Relationship between social exclusion and drug use

More data are available on social conditions among the treated population. Socioeconomic factors related to drug use include low educational levels, early school leaving and drop-out; unemployment, low salaries and difficult jobs; low income and debt; insecurity of accommodation and homelessness; mortality and drug-related diseases; poor access to care; and social stigma (Table 5).

Relevant differences in the social conditions of drug use are found by substance used and drug use patterns; the worst conditions are found among heroin and opiates users and chronic drug addicts.

Table 5: Social conditions (education, labour status, housing) of clients in treatment in EU Member States in 2001

Social conditions

Drug users in treatment (valid %) (1)

Education (n = 98 688)

Never went to school/never completed primary school

8.0

Primary level of education

43.6

Labour status (n = 100 000)

Unemployed

47.4

Economically inactive

9.6

Housing (n = 41 299)

Unstable accommodation

10.4

Institutions

7.5

(1) Percentages are calculated on the total number of cases reported under each single item; the total does not sum to 100 % as only the values of interest for this chapter are reported (never went to school, unemployed, etc.); for the complete figures, see Figure 55 OL: Level of education among all clients by country; Figure 56 OL: Labour status among all clients by country; and Figure 57 OL: Living conditions among all clients by country.

Source: Reitox national reports – TDI data 2001.

Some 47 % of all clients in treatment in 2001 never went to school or only completed primary school; high rates of early school leaving and drop-out are also frequent among drugs users. Differences are found according to main drug used and by country (Figure 55 OL): opiates users (in particular heroin users) have the lowest educational level (National reports, 2002).



Because of their precarious social conditions, drug users also have problems related to labour status; unemployment rates are very high compared with the general population (47.4 % among drug clients compared with 8.2 % (104) in the general population); finding a job is difficult and it is rare for drug addicts to keep a job for long or to progress in a career (DrugScope, 2000) (Figure 56 OL). A precarious labour status can lead to financial problems; drug addicts frequently have low income or no financial resources (32–77 % of clients in treatment survive on social benefits). Debts are also common.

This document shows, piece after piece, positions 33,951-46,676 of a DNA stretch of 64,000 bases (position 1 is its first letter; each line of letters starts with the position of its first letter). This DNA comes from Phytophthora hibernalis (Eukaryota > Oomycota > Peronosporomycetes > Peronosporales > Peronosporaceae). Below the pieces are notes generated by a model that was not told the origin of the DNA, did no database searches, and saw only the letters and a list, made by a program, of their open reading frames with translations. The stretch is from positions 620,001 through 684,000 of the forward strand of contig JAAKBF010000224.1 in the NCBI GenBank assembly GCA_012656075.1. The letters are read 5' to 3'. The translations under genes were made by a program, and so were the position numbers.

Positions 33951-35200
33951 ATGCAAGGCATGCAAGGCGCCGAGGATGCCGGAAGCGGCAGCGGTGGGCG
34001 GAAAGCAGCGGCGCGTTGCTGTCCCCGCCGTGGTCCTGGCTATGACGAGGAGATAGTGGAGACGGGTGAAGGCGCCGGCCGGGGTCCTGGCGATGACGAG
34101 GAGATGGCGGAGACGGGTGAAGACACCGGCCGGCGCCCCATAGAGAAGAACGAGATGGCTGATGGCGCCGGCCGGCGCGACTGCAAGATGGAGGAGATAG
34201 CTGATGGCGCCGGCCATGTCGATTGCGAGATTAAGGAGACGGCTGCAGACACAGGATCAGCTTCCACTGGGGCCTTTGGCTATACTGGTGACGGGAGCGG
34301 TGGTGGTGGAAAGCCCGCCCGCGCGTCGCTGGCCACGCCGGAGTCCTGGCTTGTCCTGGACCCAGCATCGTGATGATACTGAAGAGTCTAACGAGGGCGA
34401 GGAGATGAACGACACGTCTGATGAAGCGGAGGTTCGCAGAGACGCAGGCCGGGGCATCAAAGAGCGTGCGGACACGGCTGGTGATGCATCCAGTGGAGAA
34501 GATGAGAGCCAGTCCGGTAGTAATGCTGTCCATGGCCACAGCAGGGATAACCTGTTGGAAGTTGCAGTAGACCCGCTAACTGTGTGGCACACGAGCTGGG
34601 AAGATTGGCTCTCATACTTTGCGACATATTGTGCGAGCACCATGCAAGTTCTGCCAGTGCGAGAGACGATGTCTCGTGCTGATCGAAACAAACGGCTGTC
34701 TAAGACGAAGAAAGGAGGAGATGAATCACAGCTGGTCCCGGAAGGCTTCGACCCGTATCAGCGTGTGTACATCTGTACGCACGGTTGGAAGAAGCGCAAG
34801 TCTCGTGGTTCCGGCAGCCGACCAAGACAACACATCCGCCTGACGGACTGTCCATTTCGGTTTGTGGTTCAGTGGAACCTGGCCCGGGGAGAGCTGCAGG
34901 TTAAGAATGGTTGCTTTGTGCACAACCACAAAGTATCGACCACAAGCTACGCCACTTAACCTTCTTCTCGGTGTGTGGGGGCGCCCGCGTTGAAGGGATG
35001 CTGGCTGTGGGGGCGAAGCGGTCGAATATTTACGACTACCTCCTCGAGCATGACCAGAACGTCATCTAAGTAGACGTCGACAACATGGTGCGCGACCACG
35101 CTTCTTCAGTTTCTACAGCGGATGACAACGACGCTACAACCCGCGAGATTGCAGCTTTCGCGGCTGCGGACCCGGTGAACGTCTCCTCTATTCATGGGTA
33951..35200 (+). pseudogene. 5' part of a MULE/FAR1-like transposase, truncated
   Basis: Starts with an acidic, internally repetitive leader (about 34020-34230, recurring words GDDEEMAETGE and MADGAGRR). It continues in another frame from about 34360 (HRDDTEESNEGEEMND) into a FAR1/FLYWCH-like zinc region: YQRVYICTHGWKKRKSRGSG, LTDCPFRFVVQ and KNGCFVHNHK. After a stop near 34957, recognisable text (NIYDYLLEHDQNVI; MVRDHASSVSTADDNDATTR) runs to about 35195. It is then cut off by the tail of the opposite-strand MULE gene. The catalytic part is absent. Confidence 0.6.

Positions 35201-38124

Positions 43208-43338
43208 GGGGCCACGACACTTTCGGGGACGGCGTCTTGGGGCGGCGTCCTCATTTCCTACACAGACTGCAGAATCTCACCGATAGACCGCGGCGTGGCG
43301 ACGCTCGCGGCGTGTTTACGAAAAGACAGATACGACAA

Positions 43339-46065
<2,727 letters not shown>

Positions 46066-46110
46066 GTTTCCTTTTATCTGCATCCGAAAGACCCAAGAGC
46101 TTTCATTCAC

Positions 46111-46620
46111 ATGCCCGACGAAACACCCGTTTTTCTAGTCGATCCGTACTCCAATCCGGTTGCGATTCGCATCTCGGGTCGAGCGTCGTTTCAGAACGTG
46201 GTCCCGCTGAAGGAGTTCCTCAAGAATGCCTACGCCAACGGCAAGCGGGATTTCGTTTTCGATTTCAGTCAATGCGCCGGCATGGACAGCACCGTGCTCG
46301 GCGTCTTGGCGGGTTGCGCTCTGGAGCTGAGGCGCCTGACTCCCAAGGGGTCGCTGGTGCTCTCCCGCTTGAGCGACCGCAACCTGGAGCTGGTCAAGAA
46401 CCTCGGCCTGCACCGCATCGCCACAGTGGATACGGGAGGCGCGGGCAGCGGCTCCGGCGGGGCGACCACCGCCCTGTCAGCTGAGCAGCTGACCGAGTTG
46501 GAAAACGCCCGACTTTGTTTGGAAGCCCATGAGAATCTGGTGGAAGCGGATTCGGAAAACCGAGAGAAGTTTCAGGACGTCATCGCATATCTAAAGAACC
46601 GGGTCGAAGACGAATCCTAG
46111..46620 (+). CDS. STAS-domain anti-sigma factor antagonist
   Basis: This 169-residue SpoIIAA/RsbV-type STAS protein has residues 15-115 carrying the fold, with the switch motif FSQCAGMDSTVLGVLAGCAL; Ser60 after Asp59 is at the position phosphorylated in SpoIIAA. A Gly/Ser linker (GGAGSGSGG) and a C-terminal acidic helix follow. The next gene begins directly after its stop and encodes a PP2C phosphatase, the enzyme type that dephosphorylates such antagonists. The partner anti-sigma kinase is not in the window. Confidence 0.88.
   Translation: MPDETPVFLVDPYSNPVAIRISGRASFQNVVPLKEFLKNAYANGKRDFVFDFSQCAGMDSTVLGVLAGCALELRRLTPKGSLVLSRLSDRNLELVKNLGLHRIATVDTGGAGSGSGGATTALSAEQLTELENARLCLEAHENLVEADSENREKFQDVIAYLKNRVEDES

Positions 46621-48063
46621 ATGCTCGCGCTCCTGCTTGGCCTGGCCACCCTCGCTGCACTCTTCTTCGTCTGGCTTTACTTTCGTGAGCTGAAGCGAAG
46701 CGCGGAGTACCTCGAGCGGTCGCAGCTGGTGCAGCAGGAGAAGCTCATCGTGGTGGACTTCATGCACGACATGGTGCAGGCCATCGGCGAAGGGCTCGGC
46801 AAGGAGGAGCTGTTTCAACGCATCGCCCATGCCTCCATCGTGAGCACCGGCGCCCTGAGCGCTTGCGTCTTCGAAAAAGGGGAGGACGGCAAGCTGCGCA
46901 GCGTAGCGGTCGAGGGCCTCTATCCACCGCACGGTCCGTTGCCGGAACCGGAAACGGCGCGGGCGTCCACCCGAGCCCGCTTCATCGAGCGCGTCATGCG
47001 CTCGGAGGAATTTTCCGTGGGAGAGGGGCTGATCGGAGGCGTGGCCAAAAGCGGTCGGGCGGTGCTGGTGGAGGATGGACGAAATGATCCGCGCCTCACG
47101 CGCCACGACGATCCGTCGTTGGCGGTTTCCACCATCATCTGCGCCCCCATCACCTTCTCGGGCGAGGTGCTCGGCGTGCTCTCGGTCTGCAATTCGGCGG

The living conditions of drug users are often reported to be very poor: 10.4 % of clients live in unstable accommodation and 7.5 % live in an institution. Furthermore, many countries report high homelessness rates (up to 29 %) among drug addicts (Figure 57 OL).



With regard to nationality, characteristics resemble the general population structure (Figure 58 OL); clients are mainly nationals of the country where they request treatment, and the number of clients from other countries (European or non-European) is consistent with the proportion of foreigners in the general population. However, it should be remembered that in some countries registration of clients’ nationality/ethnicity is not allowed and consequently such information is not consistently available.



Apart from direct health consequences (see ‘Drug-related infectious diseases’ and ‘Drug-related deaths’), drug users can find it difficult to access care because of a reluctance to deal with services or poor education, a low degree of acceptance by mainstream medical services and unique health problems for which appropriate services are not available.

Finally, drug users suffer from a negative social image and may face hostility from the general population and public authorities. Research conducted in a prison in Vienna found that drug users may experience violence and abuse from police officers or other public officials (Waidner, 1999).


(104) Average unemployment rate among the 15 Member States (Eurostat, 2002).